Getting a tan is one of the best parts about summer, but unfortunately, it’s not one of the best things for your skin. Before you decide to lay out in the sun for hours, or visit an indoor tanning salon, know that a tan is a sign that your skin has been injured. As this damage builds, you speed up the aging of your skin and increase your risk for all types of skin cancer.
UV radiation from the sun and indoor tanning is so dangerous that it has been declared as a known carcinogen not only by the United States Department of Health and Human Services, but also the World Health Organization’s International Agency of Research on Cancer.
Tanning – either in the sun or indoor tanning beds – can cause several common and serious skin conditions:
Sunlight consists of two types of harmful rays that reach the earth: UVA and UVB. Overexposure to both can lead to skin cancer, which means that you’ll need protection from both types.
The UVA rays reach deeper into the skin and lead to signs of premature skin aging, such as wrinkling and age spots. These rays can pass through window glass, which is why it is recommended to wear sun protection even while driving. The UVB rays do not go as deep into the skin and are the primary cause of sunburn. They are blocked by window glass.
No. There is no such thing as a safe tan. Like the sun, indoor tanning equipment exposes your skin to UVA and UVB radiation.
In fact, your risk of melanoma increases 59% when you use an indoor tanning bed before the age of 35, increasing with each use following.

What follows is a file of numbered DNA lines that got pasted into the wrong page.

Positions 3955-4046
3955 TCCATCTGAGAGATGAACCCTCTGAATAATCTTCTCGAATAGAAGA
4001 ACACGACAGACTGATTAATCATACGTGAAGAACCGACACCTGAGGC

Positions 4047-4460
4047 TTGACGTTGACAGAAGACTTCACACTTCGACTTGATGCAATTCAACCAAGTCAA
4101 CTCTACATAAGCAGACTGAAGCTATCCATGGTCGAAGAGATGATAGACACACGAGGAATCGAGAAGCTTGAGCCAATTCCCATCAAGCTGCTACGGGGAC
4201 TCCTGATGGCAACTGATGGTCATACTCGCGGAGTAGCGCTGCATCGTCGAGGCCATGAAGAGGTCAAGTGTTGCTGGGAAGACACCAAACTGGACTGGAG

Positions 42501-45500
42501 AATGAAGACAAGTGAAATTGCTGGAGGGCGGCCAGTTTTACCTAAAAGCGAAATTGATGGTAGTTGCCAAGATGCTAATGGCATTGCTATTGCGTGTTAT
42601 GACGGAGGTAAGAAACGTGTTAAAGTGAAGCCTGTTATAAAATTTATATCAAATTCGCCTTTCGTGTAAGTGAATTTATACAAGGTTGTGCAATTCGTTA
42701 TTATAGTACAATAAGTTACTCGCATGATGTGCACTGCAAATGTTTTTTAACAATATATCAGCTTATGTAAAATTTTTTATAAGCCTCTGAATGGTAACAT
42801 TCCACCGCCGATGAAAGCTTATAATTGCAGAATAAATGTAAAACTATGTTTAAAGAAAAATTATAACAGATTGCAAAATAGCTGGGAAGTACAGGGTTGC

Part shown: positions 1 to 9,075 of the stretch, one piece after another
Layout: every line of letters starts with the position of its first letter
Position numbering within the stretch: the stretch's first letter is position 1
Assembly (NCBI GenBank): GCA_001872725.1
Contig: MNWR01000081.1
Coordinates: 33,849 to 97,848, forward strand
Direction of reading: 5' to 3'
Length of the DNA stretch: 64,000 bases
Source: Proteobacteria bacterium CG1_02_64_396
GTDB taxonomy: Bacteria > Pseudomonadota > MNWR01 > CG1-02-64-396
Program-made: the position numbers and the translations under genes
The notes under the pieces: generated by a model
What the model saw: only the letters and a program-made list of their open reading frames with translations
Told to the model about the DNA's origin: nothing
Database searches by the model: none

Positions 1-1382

Indoor tanning can also result in injuries, such as burns, loss of consciousness (due to dehydration or over-heating), and eye damage including burns or inflamed corneas, which may require a trip to the emergency room.
Some people argue that some sun is beneficial for the production of vitamin D in the skin. However, the American Academy of Dermatology does not recommend getting vitamin D from the sun or indoor tanning beds. A healthier and safer alternative is to get your vitamin D from a healthy diet, which includes naturally enriched vitamin D foods, fortified foods, and beverages. Vitamin supplements are also an option, so speak with your dermatologist if you feel as though you are lacking Vitamin D!
Self-tanning products are an easy way to achieve a tan look. Sunless tanning products contain dihydroxyacetone, or DHA, which interacts with the proteins in the skin to produce a tan that gradually fades. Recent advances have resulted in longer-lasting formulations and more realistic looking results, as opposed to the orange-ish hue of previous generations of self-tanners.
It’s important to remember though that the color produced by a self-tanner is not sun protection for your skin. Be sure to continue to generously apply a broad spectrum, water resistant sunscreen with an SPF of at least 30 to all exposed skin.
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